Gardner-Medwin was called to military service in the Royal Engineers in 1940. He was soon promoted to Major and made Deputy Commander, Royal Engineers (DCRE). A few months later he was appointed Town Planning and Housing Adviser to Development and Welfare in the West Indies (see D688/2/1/8 West Indies and D688/2/1/9 Correspondence) and was there until 1947. Then he took on the job of Chief Architect and Planning Officer for the Department of Health for Scotland, at the time the chief planning authority in Scotland (see D688/1/3/11 Edinburgh Scrap Book and D688/2/4/33 Plans for the Department of Health for Scotland).
In this post he worked on the first new Scottish town of East Kilbride (see D688/2/4/32 East Kilbride Outline Plan) and later on Glenrothes, Aberdeenshire. He also worked on the first Scottish Health Centre, Sighthill, Edinburgh (see D688/2/4/21 Scottish Health Centre). In late 1951 he was a member of the United Nations team to SE Asia (India, Pakistan, Malaya and Thailand) to look at the problems there in town planning and housing (see D688/2/1/2 UN Mission to S.E. Asia, D688/2/1/6 United Nations Work and D688/2/1/7 South Asia).
In 1952 he succeeded Budden as Chair of Architecture at the University of Liverpool (see D688/1 Academic Papers). Eventually the Schools of Architecture and Engineering merged to become the School of Architecture and Building Engineering. Architecture also formed close links with Civic Design. Gardner-Medwin arranged an exchange of Liverpool students and students from the Universities of Wroclaw and Warsaw. The students worked together on local urban design projects. Gardner-Medwin took part in the exchange (see D688/2/1/4 Visit to Poland) and made several Polish friends including Lucjan Pietka who later worked as a member of staff at Liverpool University and on projects with Gardner-Medwin. This was a continuation of Budden's work with the Polish School of Architecture which aimed to teach Polish students during the war so they would have the skills for rebuilding afterwards (see D688/1/2/5 Polish Connection).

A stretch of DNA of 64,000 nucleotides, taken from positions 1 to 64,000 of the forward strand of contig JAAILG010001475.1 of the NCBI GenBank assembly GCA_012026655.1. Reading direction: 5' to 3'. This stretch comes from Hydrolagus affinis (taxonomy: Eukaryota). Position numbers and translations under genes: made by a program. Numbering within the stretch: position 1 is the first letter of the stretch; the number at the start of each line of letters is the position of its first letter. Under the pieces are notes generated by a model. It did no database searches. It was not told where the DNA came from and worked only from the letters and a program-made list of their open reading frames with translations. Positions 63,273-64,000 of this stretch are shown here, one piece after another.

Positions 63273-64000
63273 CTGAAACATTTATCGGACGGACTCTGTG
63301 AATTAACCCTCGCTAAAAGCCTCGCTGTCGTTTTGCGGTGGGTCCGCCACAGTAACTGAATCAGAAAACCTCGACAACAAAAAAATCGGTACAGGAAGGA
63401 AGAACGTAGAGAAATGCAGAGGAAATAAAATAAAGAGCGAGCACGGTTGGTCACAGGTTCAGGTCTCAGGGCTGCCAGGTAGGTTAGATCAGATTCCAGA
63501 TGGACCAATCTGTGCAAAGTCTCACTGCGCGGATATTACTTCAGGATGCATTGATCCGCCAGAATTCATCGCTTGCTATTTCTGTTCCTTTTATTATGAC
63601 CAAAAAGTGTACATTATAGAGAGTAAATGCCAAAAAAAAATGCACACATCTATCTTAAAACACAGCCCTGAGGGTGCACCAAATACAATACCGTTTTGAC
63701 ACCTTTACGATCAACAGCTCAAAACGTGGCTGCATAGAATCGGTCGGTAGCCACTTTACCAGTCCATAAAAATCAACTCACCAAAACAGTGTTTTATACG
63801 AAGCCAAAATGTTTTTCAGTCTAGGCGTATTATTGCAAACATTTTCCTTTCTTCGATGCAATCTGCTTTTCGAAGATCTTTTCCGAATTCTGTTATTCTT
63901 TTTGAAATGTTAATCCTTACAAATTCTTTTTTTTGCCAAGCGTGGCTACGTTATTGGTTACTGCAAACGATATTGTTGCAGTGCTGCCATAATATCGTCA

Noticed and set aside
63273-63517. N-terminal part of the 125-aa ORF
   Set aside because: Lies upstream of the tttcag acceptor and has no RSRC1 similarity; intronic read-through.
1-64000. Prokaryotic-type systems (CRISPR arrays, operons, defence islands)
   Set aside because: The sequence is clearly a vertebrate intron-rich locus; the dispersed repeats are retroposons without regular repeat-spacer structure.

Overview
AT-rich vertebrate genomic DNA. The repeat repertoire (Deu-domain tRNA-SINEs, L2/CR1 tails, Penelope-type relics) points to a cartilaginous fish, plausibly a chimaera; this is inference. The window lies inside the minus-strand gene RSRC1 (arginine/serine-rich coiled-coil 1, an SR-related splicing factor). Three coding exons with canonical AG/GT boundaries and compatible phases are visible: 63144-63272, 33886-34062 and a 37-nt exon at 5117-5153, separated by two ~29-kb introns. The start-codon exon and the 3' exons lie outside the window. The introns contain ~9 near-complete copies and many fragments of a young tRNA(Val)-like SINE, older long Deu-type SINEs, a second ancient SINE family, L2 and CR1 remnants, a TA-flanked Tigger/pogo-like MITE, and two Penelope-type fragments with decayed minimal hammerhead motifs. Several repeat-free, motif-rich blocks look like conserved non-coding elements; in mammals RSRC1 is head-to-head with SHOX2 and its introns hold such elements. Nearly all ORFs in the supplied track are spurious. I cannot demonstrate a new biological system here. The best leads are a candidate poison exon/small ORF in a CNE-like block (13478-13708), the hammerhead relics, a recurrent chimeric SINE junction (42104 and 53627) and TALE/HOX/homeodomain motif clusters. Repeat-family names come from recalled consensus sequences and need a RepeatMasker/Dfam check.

Staff at the School of Architecture also did private work. Gardner-Medwin collaborated with Frank Jones on a research project into student hostels and a competition for student housing in Pollockshields, Glasgow (see D688/2/4/43 Glasgow University Halls of Residence Competition). He worked on major extensions to the Engineering Buildings at Edinburgh University in association with Gordon Stephenson, Young and Partners and later with Norman Kingham and Bill Knight. Later he worked on the Botany and Natural Resources Buildings at Edinburgh (see D688.2/2 Edinburgh University). He also worked on the Science Lecture Theatres Building at Liverpool University with Saunders, Boston and Brock and other specialists (see D688.2/3 Liverpool University). In 1964 Gardner-Medwin was adviser to Nairobi College, University of East Africa, on architectural and planning education. In 1965-1966 he was Chairman of the Royal Institute of British Architects Overseas Relations Committee (see D688/2/1/1 Overseas Relations Committee (RIBA)) and also a member of the Board of Education, Commonwealth Association of Architects.
Gardner-Medwin retired from the Chair in 1973 (see D688/1/3/22 University Duties and Professional Obligations in Post Retirement Years) although he continued in private practice. Much of his work was in association with Saunders Boston architects (see D688/2/4/22 Saunders Boston Papers). He was very involved in society work. He had been president of Liverpool Architectural Society from 1965-1967 (see D688/3/3 Liverpool Architectural Society) and was Chairman of Merseyside Civic Society from 1972-1976 and from 1979-1986 (see D688/3/1 Merseyside Civic Society).He was also very involved in the Bluecoat Society (see D688/3/2 Bluecoat Society of Arts and Display Centre). He was awarded the Golden Order of Merit, Poland in 1976. He was a Fellow of the Royal Town Planning Institute (FRTPI) and a Fellow of the Royal Society of Arts (FRSA). He died 29 June 1995.
Much of this information has been gained from D688/1/3/1 Curriculum vitae and Other Biographical Information, D688/1/3/15 Recollections of Sixty Years of Modern Architecture in Britain 1930-1990 and D688/1/3/33 Technical Qualifications of Gardner-Medwin.